Giuseppe Uncini

Galleria Giò Marconi / Galleria Christian Stein

Around 1960, Pier Paolo Pasolini was describing the life of Rome’s new urban periphery, with its big apartment blocks right up against age-old nature and inhabited by a lumpenproletariat that seemed to hold the memory of a certain classical grandeur in its very DNA. At the same time the sculptor Giuseppe Uncini, just over thirty years old, was developing a personal poetics that in many aspects paralleled Pasolini’s, using bare, rough, unadorned reinforced concrete as the symbol of a new aesthetic, a modernity that had to be reckoned with, for better or worse. Uncini’s “Cementarmati” (Reinforced concrete pieces), made between 1958 and 1963, are pervaded by a sort of cry, along with the modern yet somehow archaic beauty of a material that was developed to be functional rather than aesthetic. In “Ombre” (Shadows), 1967–78, he calmly analyzed the material’s “negative,” or shadow. The “Dimore” (Dwellings), 1978–86, are structured as sites. Finally, his “Spazi di ferro” (Iron spaces), 1988–93, investigate the spatial relationships between solids and voids. All these phases were represented in the two exhibitions under review. Concrete pieces were hung on the walls, marked like building materials, as if they had been poured into molds. Pieces of iron projected outward, constituting both armature and internal force but still containing the form, the memory of a painting. There were also clearly identifiable architectonic structures—arch, door, threshold—where the projection of the shadow functioned as if solid; the impalpable—that is, the shadow—had the same value as the tangible, matter was inseparable from the void. Likewise, in the “Iron Spaces,” the artist looks for an intermediary space between void and solid, a zone of shadow, a “dense void,” irrational but physically embodied by a metal framework connecting two walls of cement, similar to devices employed in houses damaged by earthquakes or bombings.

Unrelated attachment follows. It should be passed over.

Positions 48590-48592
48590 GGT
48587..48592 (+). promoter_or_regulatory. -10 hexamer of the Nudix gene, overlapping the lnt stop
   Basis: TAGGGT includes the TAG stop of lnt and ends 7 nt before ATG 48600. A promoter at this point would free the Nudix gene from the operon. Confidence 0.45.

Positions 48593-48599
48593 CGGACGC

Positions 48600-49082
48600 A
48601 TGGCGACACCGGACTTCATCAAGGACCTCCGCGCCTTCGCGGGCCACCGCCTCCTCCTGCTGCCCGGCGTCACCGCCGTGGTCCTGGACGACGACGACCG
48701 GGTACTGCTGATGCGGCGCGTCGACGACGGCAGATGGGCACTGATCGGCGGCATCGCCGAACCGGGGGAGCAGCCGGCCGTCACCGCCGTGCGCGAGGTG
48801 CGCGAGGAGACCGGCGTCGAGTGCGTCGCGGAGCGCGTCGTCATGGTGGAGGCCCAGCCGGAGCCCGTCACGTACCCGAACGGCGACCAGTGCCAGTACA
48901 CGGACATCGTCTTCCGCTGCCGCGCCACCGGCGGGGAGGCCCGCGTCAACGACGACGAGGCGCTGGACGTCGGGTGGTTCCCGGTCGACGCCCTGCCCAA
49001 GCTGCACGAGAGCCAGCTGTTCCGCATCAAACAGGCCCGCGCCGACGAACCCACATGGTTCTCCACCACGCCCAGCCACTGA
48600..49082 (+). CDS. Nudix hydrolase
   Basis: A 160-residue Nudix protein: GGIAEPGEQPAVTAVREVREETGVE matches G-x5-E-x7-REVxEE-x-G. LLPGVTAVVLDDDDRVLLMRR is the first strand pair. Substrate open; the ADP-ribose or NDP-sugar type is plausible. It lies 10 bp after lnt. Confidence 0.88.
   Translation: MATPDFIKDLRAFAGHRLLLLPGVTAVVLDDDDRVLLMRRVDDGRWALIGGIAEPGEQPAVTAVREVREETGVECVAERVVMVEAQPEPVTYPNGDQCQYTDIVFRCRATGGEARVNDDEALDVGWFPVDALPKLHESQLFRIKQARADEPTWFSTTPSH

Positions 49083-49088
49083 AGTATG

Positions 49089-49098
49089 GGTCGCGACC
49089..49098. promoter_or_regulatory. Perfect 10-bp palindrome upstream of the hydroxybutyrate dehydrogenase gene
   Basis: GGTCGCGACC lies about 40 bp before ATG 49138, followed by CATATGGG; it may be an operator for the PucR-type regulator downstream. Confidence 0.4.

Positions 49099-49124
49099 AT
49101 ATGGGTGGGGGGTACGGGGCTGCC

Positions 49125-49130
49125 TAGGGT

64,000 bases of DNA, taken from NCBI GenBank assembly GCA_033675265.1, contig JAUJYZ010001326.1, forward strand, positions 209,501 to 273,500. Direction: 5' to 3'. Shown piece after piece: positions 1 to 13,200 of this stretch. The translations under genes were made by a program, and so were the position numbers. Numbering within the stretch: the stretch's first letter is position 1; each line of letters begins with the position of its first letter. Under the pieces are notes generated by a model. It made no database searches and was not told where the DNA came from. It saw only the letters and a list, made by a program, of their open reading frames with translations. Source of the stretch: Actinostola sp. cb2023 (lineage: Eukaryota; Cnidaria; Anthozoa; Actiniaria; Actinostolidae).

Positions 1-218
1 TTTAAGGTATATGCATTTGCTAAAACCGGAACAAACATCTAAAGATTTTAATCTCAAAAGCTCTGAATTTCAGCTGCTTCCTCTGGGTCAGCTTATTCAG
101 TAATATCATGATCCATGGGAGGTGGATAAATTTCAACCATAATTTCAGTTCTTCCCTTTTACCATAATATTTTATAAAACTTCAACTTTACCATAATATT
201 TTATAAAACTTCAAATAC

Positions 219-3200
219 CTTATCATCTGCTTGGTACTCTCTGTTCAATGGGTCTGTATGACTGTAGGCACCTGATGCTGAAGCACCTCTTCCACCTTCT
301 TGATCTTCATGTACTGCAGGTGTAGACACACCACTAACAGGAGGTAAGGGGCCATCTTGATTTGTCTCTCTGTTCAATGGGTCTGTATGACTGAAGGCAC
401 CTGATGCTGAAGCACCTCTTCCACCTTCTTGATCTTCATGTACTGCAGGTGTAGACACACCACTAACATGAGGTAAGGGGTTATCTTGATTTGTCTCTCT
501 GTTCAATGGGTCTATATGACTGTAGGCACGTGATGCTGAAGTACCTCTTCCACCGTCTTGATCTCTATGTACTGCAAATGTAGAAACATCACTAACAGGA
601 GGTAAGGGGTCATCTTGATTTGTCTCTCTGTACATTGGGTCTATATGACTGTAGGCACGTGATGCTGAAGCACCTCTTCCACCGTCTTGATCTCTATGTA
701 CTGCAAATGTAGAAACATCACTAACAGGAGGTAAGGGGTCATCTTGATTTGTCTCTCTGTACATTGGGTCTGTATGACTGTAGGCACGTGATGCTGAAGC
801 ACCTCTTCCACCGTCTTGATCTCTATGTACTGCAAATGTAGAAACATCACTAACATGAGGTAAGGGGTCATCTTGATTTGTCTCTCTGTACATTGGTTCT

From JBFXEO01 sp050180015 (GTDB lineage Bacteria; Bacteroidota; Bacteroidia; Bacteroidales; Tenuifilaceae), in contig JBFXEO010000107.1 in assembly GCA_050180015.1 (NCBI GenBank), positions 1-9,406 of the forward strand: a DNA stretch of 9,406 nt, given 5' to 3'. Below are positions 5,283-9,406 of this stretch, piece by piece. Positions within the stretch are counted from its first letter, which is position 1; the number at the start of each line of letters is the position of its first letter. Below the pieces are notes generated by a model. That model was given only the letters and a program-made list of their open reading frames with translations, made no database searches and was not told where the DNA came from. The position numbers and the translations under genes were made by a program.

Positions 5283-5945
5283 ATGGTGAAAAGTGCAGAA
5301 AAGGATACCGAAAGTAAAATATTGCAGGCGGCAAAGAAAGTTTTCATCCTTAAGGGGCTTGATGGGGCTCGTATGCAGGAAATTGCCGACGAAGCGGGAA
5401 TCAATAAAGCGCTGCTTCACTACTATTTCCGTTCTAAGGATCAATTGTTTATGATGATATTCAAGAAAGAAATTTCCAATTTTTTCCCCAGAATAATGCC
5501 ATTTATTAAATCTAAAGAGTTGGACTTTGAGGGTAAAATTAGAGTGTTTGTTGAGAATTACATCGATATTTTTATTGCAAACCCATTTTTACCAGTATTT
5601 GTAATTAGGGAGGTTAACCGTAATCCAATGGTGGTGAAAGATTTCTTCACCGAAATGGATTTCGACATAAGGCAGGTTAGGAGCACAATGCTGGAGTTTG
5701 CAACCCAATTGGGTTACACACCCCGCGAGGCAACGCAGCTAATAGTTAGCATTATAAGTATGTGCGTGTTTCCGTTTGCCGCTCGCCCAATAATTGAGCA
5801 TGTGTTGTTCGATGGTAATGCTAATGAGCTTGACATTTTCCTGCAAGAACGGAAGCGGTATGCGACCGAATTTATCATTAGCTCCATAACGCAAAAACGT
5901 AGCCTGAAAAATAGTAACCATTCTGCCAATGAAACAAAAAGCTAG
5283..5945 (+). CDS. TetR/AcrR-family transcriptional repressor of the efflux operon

The early ’60s was clearly Uncini’s groundbreaking phase; this was the heyday of postwar Italian art, when Uncini was close to Francesco Lo Savio and Enrico Castellani. One can claim for his work a certain formal priority with regard to American Minimalism, but his interpretation of the world is quite different; the human element is fully present and superior to any concept of monumentality or immanence of form. In every “Reinforced Concrete Piece” one hypothesizes a human presence, since this simple, ubiquitous construction material immediately evokes humble labor. Uncini chooses the material not for its own sake but as the sign of man—though not in the populist manner of social realists or Pop artists. His concept of structure comes from one of mankind’s primary activities: building. It is through the sense of the plan, which always accompanies the act of building, that Uncini succeeds in avoiding anything that might be too literary or narrative, which only a few years earlier—in the mid-’50s––had led others to the “poetics of the wall,” the beauty of the fragment typical of arte informale. By eliminating the superfluous and sentimental, Uncini makes it possible to rediscover a poetics of beauty. To return to the comparison to Pasolini, one might reimagine Accattone (1961) without the epic, sorrowful, perhaps overbearing sound track from Bach.

Marco Meneguzzo

Translated from Italian by Marguerite Shore.